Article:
The range of leisure activities for women in turn-of-the-century America – from the highly structured system of "calling" to more casual but still mannered sports – broadened as the amount of free time increased. Leisure broke down many of the barriers between the male and female worlds, offering new opportunities for shared experiences for men and women. In addition, sports and bicycling helped women to break free from the confines of the corset, and, beyond that, from the rigid roles into which they had been cast. The time for leisure that the male world of industrialism created for the middle class ultimately helped undo some of the gender-linked underpinnings of that very system.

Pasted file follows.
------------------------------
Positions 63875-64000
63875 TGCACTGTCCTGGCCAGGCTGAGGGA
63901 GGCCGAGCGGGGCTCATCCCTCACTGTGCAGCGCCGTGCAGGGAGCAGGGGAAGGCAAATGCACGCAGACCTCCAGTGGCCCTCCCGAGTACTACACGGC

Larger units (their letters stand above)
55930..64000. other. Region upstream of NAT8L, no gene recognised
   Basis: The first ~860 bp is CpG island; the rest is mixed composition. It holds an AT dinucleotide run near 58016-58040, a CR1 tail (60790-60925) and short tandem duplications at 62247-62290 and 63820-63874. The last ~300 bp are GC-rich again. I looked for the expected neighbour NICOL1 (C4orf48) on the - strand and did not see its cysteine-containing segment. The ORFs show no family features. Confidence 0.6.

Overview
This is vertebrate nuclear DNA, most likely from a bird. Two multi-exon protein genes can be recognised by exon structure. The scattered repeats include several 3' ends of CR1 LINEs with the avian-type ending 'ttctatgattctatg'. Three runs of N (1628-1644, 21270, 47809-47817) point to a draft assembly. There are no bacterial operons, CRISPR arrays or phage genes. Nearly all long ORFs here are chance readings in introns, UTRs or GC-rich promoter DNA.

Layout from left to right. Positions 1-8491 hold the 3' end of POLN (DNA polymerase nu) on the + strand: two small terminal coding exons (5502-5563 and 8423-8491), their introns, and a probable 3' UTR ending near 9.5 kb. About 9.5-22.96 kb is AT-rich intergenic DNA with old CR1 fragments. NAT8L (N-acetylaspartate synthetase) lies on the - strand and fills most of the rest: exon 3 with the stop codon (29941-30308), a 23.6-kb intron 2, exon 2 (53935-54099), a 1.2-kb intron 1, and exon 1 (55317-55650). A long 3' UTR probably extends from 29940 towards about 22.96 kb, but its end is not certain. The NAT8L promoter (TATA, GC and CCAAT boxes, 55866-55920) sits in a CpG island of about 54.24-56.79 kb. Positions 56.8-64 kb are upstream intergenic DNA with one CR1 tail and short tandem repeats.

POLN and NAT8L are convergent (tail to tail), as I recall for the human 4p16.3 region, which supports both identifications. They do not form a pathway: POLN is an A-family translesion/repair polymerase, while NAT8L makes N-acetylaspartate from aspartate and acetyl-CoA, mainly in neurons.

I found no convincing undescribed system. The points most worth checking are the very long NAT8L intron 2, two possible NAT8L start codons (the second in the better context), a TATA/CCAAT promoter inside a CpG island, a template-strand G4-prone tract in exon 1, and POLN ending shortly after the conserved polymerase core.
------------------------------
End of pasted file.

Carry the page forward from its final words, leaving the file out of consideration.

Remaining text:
Reading fiction and poetry were popular leisure activities for women. Religious novels, like Lew Wallace’s Ben Hur (1880) of Elizabeth Stuart Phelps’ The Gates Ajar (1868) were sanctioned by moral critics because of the pious content of the works. "Romantic" novels, though condemned by physicians and reformers, were extremely popular. Woman eagerly brought and read such sentimental tales as Rhoda Broughton’s Belinda (1883), in which a tough, passionate heroine is jilted by a lover who claims he is too poor to marry.